What Type of Dog Fits Your Lifestyle?
What Type of Dog Fits Your Lifestyle?
Having a dog is an extraordinary experience. Your pet is your constant companion, the star of your phone’s camera roll, your personal lap warmer, and so much more. But, dogs are a big responsibility. They rely on us to feed them, exercise them, train them, and take them to the vet. With so much going on in your life, it can be hard to figure out where a dog fits. Take a look at these common scenarios to find a breed that works for you.
I Live in an Apartment
Apartment living typically means you don’t have a ton of space for your dog to run. Plus, you have neighbors and building rules to consider. Many apartment buildings have weight and breed restrictions. Whether fair or not, this often precludes pit bulls and other dogs on the larger side. It isn’t impossible to find an apartment to live with your adorable Pittie, but you will have a smaller range of options. Dogs best suited to an apartment are usually smaller and on the lower end of the energy scale. The American Kennel Club recommends several terrier breeds (border, Boston, and Yorkshire), corgis, and Maltese. If you like the idea of a bigger dog, greyhounds can adapt to apartment life quite nicely. Known for their speed, they are also happy to spend time lounging on the couch.
I Have a Busy Work Schedule
Dogs are social creatures that crave our attention, which can be a problem when you head off for a full workday. Some dogs are more suited to alone time than others. If you spend a lot of time away from home, you want to know your pet isn’t suffering from separation anxiety. Basset hounds and Akitas are both an option for people with long work hours, according to Petful. Basset hounds are fairly low-energy and content to sleep while you’re at the office. Akitas tend to be more active, but they are self-sufficient enough that they won’t mind daily alone time.
I Love to Run
Runners who love the idea of a partner for all of those miles have plenty of dog breeds to consider. Vizslas, huskies, and Labrador retrievers are all bred to be high-energy, so they will naturally take to your running routine. Just remember, a good canine running companion needs some training. Make sure your dog is comfortable on the leash. And, just like you, your dog could use some rest days between long runs as well.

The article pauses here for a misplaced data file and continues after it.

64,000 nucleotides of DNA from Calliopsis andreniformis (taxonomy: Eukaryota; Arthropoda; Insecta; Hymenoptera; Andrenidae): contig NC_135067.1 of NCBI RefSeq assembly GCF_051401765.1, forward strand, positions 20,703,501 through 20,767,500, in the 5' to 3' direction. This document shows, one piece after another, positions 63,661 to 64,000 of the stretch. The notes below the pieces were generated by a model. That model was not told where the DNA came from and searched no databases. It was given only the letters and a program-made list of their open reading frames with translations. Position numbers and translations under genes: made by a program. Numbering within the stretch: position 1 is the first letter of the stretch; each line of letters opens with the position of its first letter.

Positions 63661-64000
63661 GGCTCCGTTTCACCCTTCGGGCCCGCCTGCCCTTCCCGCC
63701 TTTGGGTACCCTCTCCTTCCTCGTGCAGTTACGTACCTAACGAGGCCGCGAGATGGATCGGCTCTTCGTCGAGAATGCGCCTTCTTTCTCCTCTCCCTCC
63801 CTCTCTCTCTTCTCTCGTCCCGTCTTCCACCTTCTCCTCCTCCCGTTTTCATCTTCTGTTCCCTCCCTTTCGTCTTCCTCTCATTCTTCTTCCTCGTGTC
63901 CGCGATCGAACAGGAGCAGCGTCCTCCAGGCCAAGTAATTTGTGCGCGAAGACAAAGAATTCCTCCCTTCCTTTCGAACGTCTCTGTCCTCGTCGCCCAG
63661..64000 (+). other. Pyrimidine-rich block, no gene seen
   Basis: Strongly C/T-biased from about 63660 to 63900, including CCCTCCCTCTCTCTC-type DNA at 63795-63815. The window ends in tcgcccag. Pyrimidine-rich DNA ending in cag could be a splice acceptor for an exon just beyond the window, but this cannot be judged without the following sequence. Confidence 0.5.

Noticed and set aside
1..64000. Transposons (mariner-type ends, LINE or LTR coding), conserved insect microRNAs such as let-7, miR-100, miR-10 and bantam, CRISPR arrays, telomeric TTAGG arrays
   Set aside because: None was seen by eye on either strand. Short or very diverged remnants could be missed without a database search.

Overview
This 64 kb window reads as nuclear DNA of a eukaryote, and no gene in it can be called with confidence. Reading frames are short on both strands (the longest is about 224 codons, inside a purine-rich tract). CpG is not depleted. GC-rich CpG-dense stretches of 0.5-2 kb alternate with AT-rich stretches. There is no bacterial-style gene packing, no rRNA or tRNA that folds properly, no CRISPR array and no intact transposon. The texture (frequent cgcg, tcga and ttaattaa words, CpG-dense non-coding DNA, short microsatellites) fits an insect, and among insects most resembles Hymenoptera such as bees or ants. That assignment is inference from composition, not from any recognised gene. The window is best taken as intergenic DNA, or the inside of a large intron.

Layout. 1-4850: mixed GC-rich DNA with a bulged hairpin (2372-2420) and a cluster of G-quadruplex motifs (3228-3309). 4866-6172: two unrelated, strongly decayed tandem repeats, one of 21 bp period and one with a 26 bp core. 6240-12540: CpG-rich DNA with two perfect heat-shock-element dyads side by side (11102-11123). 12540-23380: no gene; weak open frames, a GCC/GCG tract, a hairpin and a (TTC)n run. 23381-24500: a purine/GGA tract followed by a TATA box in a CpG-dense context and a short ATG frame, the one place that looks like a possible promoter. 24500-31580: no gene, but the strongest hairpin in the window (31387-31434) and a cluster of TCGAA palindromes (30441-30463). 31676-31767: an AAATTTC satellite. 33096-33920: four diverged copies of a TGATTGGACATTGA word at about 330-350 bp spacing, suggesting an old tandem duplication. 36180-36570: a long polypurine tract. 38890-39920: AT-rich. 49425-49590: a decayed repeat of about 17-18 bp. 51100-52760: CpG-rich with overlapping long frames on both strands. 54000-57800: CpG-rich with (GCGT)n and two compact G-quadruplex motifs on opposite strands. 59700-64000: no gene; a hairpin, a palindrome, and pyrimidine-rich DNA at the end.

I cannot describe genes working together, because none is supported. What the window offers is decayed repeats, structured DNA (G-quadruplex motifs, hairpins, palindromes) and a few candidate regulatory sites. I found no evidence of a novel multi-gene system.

I Hate Cleaning Up Piles of Fur
As much as we love our furry pets, cleaning up fur that seems to find its way onto clothing and every single surface in your home can be a pain. Owners who would prefer to cut down on the time spent using a lint roller and vacuuming can opt for breeds with minimal shedding. Poodles, the Bichon Frise, the Chinese Crested, and the Maltese are known for keeping most of their fur off of your belongings, according to the American Kennel Club. Keep in mind, many of these breeds will still need your help maintaining their coats with regular brushing, bathing, and cuts.
I Have Kids
Growing up with dogs can be a joyful childhood experience, but parents need to find a dog that has the right temperament. Kids are loud and energetic. Some dogs may feel frightened or even become aggressive in that kind of atmosphere. Breeds that are known for being a good family fit include golden retrievers and beagles, according to PetMD. Goldens are patient and have the right temperament for being around kids. Beagles are smaller (so you don’t have to worry about your kids being knocked over), but full of energy and ready to play. If you are looking to adopt a dog, visit local shelters and rescues. PAWS Chicago even has a foster program, so you can see how a dog fits into your lifestyle. If you fall in love, you can talk about adoption. Or, you can help prepare the pup for her forever home.
Written by Carrie Pallardy